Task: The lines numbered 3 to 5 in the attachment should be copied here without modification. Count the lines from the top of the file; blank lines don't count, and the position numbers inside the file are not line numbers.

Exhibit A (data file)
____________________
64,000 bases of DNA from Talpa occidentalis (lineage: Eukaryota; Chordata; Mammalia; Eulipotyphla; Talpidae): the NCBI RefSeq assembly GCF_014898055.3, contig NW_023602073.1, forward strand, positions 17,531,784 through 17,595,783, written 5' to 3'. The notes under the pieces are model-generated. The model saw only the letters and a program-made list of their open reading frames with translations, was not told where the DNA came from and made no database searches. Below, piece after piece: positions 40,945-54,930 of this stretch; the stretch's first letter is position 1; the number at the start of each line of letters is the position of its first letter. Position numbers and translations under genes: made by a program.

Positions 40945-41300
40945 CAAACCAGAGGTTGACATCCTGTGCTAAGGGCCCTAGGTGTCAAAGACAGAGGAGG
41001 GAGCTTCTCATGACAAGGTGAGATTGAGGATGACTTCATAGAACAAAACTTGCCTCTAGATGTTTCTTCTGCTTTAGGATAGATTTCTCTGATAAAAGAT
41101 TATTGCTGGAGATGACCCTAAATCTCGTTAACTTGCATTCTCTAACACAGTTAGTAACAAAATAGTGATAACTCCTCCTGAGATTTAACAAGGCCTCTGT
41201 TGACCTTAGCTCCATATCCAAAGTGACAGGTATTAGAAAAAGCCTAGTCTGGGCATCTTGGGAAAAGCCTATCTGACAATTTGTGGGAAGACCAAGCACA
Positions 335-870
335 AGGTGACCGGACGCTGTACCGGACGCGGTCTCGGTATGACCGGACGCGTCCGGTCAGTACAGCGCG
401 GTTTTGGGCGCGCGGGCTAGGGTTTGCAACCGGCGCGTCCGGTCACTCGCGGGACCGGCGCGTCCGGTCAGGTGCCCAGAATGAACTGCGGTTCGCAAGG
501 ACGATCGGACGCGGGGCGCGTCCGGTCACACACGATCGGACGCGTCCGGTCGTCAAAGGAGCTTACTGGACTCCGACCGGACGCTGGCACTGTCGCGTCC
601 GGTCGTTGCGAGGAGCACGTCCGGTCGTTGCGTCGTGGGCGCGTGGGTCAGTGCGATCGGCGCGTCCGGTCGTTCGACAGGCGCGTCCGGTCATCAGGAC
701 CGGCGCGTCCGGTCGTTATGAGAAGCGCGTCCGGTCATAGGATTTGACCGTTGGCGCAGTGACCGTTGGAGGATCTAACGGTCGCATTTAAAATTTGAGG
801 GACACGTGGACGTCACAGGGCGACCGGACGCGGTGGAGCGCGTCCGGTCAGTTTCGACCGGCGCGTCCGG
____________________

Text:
40945 CAAACCAGAGGTTGACATCCTGTGCTAAGGGCCCTAGGTGTCAAAGACAGAGGAGG
41001 GAGCTTCTCATGACAAGGTGAGATTGAGGATGACTTCATAGAACAAAACTTGCCTCTAGATGTTTCTTCTGCTTTAGGATAGATTTCTCTGATAAAAGAT
41101 TATTGCTGGAGATGACCCTAAATCTCGTTAACTTGCATTCTCTAACACAGTTAGTAACAAAATAGTGATAACTCCTCCTGAGATTTAACAAGGCCTCTGT